My point in all of this is that no matter where you are in life you are going to run into comfort zones. You’re going to feel afraid to fully take another step out and follow dreams. I was a suburban city girl that loved the outdoors but was too afraid to give up traditional life to be in the mountains! I pushed myself out of that comfort zone. My next comfort zone was being a top rope queen. I never wanted to lead because it was too scary. I would follow anyone on anything or be a belay b*tch but I never wanted to be on the sharp end. Now I can lead 5.8 trad climbs.  I went from SoCal city (only ever climbing in the gym) girl to a 5.8 trad climber living in Yosemite National Park! It’s easy to overlook the accomplishments when you’re getting ready for the next adventure! Take some time and reflect on how far you’ve come!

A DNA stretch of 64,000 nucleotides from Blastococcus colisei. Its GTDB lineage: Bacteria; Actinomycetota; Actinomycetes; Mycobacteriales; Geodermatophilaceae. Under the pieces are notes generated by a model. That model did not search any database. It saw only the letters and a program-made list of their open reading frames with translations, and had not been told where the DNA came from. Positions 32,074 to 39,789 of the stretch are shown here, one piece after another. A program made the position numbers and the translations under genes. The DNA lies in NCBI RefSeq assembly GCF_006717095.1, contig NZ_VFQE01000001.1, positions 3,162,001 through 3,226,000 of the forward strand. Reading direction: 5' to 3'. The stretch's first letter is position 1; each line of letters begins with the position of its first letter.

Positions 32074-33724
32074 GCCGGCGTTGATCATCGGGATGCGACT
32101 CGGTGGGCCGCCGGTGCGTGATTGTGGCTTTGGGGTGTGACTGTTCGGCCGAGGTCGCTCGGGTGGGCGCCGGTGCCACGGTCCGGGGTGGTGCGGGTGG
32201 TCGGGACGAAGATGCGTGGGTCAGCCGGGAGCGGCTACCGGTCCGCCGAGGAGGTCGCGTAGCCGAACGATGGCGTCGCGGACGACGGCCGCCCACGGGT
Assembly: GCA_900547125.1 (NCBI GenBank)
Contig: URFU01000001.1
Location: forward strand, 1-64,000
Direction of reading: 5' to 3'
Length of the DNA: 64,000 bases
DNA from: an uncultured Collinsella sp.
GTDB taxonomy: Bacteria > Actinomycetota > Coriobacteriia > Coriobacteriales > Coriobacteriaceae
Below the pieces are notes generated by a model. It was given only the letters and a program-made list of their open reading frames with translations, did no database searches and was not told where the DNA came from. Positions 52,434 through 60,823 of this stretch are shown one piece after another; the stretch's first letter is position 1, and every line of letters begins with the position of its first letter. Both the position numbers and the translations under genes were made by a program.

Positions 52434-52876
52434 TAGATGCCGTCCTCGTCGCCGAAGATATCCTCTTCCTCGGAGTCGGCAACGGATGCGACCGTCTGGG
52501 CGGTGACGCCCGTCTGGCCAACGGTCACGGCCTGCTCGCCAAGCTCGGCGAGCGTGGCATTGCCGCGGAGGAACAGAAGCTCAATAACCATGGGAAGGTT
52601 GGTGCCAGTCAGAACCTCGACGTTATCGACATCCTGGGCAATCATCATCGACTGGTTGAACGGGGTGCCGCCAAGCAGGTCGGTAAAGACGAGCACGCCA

File Feb 19, 4 59 12 PM

What is your current comfort zone?

Mind Games: Jamcrack vs. Zee Tree

I led the first pitch of Jamcrack a few weeks ago. I was gripped. I thought I would be confident because I was leading consistently and felt strong. But I was so afraid. This was the first true crack I was leading–no ledges to rest on if my feet started to hurt.

It’s only 5.7. But I got up, placed my first piece, moved above it and immediately came back to the ground to regain composure. I was scared. Cam is always so patient with me in these moments, but I could tell his patience was running thin. It’s understandable, all I do is freak out. It’s been ingrained in me since I was a child. I know when it’s coming. I can feel it swelling in my chest. I haven’t learned how to master it. When I think I have, I lead again and I’m right back to square one. This spills over into other aspects of life. It beats down my confidence and makes me feel weak and incapable of controlling my mind.